Arts on Friday
The state of the Manawatu River spurred playwright Angie Farrow into action, writes EMMA GOODWIN.
Angie Farrow says her new play The River chose her, as plays often do.
"It came to me a year ago when [ecologist] Mike Joy was talking in The Square during a festival relating to the Manawatu River," she says.
"He was talking about how it was polluted and I was shocked at how it had got into such a state.
"I came away thinking what can I do and the idea of a play came to me.
"I think plays choose you, and this one did.
"I went and applied for a grant to write and make it, found the director Jaime Dorner and then I had to find the people to act in it."
It has taken a year for Farrow to finish the play and now it is about to hit the stage for its first public performance.
Farrow is quick to point out that this is not a political play, and while there has been a lot of talk about who is responsible for the state of the river, there is no finger-pointing in the script.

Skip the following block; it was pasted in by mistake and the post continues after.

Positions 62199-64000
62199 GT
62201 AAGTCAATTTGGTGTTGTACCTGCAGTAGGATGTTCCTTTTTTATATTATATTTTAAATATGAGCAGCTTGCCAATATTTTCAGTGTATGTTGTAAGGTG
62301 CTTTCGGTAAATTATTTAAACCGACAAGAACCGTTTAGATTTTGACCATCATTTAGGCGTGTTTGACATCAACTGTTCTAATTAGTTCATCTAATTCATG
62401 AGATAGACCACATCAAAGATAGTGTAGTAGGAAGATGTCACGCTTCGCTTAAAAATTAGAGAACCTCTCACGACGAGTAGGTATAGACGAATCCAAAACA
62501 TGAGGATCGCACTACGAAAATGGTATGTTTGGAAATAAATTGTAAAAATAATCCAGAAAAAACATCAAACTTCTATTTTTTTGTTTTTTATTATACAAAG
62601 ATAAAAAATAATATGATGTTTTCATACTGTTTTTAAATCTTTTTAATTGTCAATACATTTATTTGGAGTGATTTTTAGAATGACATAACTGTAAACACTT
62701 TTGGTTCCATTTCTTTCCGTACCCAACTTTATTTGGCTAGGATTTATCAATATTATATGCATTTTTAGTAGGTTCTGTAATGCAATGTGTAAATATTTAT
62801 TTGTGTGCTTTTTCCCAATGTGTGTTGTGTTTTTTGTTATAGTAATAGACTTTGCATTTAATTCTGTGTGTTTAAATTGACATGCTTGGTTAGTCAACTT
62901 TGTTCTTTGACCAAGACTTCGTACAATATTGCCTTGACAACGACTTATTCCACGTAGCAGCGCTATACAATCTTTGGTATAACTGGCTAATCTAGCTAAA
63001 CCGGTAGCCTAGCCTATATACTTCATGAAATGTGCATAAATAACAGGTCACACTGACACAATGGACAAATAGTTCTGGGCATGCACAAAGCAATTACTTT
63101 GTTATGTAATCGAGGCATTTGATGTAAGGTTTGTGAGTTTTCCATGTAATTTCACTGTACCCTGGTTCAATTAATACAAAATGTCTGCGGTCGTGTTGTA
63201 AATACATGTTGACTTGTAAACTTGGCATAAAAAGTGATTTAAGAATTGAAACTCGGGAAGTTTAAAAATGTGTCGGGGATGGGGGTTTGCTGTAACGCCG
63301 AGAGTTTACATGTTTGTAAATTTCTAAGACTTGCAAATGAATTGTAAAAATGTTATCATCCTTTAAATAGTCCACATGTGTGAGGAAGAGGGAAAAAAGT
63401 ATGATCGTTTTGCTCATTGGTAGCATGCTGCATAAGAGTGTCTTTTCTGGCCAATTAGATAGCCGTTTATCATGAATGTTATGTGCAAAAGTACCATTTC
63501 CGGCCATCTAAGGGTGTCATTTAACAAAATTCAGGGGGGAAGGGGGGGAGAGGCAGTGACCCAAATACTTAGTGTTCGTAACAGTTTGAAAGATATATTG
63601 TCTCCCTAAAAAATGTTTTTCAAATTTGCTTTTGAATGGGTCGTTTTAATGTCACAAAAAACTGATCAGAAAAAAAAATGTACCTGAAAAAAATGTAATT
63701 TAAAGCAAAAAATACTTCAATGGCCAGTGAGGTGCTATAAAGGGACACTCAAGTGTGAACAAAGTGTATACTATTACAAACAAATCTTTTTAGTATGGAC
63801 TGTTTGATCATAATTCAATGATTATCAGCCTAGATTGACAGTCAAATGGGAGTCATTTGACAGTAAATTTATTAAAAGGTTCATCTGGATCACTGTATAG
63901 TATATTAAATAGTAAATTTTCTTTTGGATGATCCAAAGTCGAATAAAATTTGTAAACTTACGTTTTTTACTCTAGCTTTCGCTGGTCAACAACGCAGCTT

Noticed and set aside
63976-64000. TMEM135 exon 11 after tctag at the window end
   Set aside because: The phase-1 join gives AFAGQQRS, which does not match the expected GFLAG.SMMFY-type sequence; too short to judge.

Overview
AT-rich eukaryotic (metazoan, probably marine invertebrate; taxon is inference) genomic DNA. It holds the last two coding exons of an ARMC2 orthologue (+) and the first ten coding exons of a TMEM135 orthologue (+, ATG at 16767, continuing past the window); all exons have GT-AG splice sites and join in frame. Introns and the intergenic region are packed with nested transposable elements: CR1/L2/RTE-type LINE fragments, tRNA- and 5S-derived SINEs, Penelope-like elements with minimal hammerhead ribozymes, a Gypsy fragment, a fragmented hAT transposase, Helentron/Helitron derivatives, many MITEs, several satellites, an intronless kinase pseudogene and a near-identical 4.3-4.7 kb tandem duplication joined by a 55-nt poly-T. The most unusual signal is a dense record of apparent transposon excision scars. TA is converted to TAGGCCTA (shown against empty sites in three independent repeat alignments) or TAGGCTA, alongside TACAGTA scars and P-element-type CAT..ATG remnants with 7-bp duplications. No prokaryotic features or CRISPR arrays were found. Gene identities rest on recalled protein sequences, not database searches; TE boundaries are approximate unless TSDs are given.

"I had to get away from the political speak. This is about how the river relates to the community it serves."
The plot is about a Maori astrophysicist who is drawn to the river through the land, but she is also seeing things from a universal perspective.
A young girl gets sick after swimming in the river and there's a mute teenager who has the ability to see spirits.
"It's accessible but it definitely has theatrical elements too, it's a physical theatre piece."
With an eight-voice choir and innovative director Dorner at the helm, Farrow says it is a dynamic piece of theatre that is thought provoking and engaging.
Dorner has a reputation for dark and funky work and The River is no exception.
"It has a funky twist, but it is subtle and poetic," he says.
"But it is not depressing, it is a piece full of hope."
Dorner says it has been a challenge to integrate projections and a capella numbers, but rehearsals are going smoothly and things are going to plan.
"There are lots of logistics to put together and it's been a challenge with a project of this scale.
"But my job has been to do justice to the script and I have had to really think about that. I believe we have done so."
The River opens on November 2 at the Massey University drama workshop on the Hokowhitu campus.
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